PIONEER: Vũ Thùy Linh poses for a photo in a laboratory at Jumonji University on May 26.KYODO Photos
By Ami Takahashi
Pufferfish is a luxury winter delicacy in Japan, but a licence is required to prepare and serve "fugu", as the fish is known, with any bite potentially containing a lethal toxic surprise.
Fugu is not commonly consumed in many other countries, but Vũ Thùy Linh, a Vietnamese researcher at a university near Tokyo, hopes to cultivate the culinary art of the pufferfish in her Southeast Asian nation to create a bridge between the two countries.
In Việt Nam, a country with a long north-south coastline, about 60 species of fugu are believed to inhabit local waters, but national law has banned the sale and consumption of them since 2013, as a number of poisoning incidents have been reported due to unfamiliarity with how to handle the fish.
As Japan has an established set of regulations and techniques for dealing with pufferfish, Linh hopes to take such measures to Việt Nam to allow its people to enjoy fugu dishes safely.
"In Việt Nam, fishermen throw away fugu, because people are not allowed to eat them by law. But, it could be a great source of protein and could be a lucrative opportunity for the country," she said.
When Linh was studying Japanese at a university in Việt Nam, she was surprised to learn that fugu is considered delicious in Japan and fetches a high price, with restaurants often charging over 10,000 yen (US$90) per dish.
RISKY BITES: The feedback of fugu dishes, in general, was largely positive, with more than 80 per cent of the respondents saying "I would like to eat more fugu."
Having graduated university, she worked for about two years at Mitsui Suisan Co, a seafood processing company in Japan's southwestern prefecture of Miyazaki, and practised cleaning, fileting and serving fugu.
In Japan, any cook who intends to handle fugu is required to undergo exams to obtain a licence proving they know how to remove the poisonous parts of the fish such as the liver and intestines. The health ministry strictly states which parts – meat, skin and milt – are edible in each fugu species.
Linh obtained a licence in March, having passed written and practical exams including eliminating inedible organs containing the toxic tetrodotoxin without damaging them in 20 minutes as required.
According to licensing authorities, it is very rare for non-Japanese people to pass the exams, because applicants are required to meet certain criteria such as having obtained a cookery licence in Japan.
Linh, now a researcher at the Asian Nutrition and Food Culture Research Center at Jumonji University, conducted a survey in 2017 in Hà Nội and Đà Nẵng to ask a total of 107 participants including the Vietnamese government officials – who had never eaten the pufferfish before – to rate fugu dishes prepared by a Japanese chef.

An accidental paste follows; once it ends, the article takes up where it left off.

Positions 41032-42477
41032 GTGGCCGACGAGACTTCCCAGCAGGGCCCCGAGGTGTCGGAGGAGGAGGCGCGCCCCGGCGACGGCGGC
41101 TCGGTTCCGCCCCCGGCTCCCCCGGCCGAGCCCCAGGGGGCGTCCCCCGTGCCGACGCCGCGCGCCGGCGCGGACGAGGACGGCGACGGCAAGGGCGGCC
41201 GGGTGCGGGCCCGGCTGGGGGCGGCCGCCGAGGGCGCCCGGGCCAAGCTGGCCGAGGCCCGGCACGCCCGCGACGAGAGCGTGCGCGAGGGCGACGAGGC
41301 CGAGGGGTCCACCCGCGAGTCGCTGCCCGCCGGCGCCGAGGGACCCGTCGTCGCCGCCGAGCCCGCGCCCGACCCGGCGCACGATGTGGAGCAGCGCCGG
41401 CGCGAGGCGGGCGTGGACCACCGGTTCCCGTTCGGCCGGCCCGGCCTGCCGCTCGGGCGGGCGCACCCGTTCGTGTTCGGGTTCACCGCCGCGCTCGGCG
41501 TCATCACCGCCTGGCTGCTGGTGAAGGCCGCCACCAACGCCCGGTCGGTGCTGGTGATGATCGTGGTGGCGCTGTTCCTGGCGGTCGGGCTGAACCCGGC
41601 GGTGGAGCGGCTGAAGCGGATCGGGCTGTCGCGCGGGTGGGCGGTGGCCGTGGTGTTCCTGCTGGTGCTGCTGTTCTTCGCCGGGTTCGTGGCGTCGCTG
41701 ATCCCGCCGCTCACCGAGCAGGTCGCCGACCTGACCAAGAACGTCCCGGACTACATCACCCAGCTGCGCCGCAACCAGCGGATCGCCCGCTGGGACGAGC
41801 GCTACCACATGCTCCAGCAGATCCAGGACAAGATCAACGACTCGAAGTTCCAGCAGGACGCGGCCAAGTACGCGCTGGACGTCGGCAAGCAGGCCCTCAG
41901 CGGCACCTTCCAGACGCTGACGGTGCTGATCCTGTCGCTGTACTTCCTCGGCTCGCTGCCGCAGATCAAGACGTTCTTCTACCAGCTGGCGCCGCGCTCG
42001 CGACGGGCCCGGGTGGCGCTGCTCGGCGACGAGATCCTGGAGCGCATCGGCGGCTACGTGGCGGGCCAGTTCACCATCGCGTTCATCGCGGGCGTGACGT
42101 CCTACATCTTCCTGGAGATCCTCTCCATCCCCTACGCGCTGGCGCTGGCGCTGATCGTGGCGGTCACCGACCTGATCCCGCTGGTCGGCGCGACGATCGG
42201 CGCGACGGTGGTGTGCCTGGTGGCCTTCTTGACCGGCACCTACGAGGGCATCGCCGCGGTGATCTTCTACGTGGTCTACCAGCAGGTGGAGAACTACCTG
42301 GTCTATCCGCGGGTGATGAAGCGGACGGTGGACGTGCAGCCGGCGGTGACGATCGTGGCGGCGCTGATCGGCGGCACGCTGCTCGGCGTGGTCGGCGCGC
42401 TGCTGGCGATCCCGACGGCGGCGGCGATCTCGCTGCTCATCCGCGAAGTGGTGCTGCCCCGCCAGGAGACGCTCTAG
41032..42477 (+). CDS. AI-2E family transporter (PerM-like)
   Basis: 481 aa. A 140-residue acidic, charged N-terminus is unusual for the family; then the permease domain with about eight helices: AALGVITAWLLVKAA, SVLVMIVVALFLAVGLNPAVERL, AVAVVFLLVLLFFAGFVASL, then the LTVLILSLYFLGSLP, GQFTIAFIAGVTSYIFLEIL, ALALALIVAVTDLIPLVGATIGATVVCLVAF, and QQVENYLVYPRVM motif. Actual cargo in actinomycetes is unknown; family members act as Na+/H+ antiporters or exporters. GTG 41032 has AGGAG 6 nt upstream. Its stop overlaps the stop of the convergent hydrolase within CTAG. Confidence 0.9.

SAFETY FIRST: Vũ Thuỳ Linh (left) holding her fugu culinary licence and Shigeru Yamamoto, a professor of international nutrition at Jumonji University, with a DVD about safety precautions for preparing fugu.
For comparison, Linh also prepared two other kinds of popular fish in Việt Nam – grouper and Spanish mackerel.
In the survey, fugu "sashimi" – thinly sliced raw fish – gained the highest score among all the fish dishes, although Vietnamese traditionally do not eat raw fish.
The feedback of fugu dishes, in general, was largely positive, with more than 80 per cent of the respondents saying "I would like to eat more fugu."
"I am confident that Vietnamese people will like fugu from my research," she said, adding that they might first be afraid to try the fish due to its poisonous reputation.
"We need to establish rules and techniques like Japan so that people will feel assured to eat it," she said.
Linh continued her research on fugu to focus on the analysis of the fish's toxicity in hopes of creating a list of edible species inhabiting Vietnamese waters.
As part of efforts to educate local people, she also translated a video made by Mitsui Suisan into Vietnamese to share knowledge with Vietnamese people about safety precautions.
Japan currently imports pufferfish from China and South Korea, but not from Việt Nam.
Linh said, "If Việt Nam abolishes the law banning fugu and establishes safety measures and techniques, then maybe Việt Nam can export the fish to Japan."
Through her research involving the Vietnamese government officials, the 30-year-old hopes to call on the government to amend the fugu-banning law.
Since finishing her doctoral programme, she has worked at Mitsui Suisan in a position in charge of business and trade, while further researching fugu at her university.
With the coronavirus pandemic continuing, she has not yet managed to conduct further research in Việt Nam. But she is determined to carry on her studies to reach her goal.
"My dream is to cultivate the culinary art of fugu in my country and help local fishermen who could potentially profit." KYODO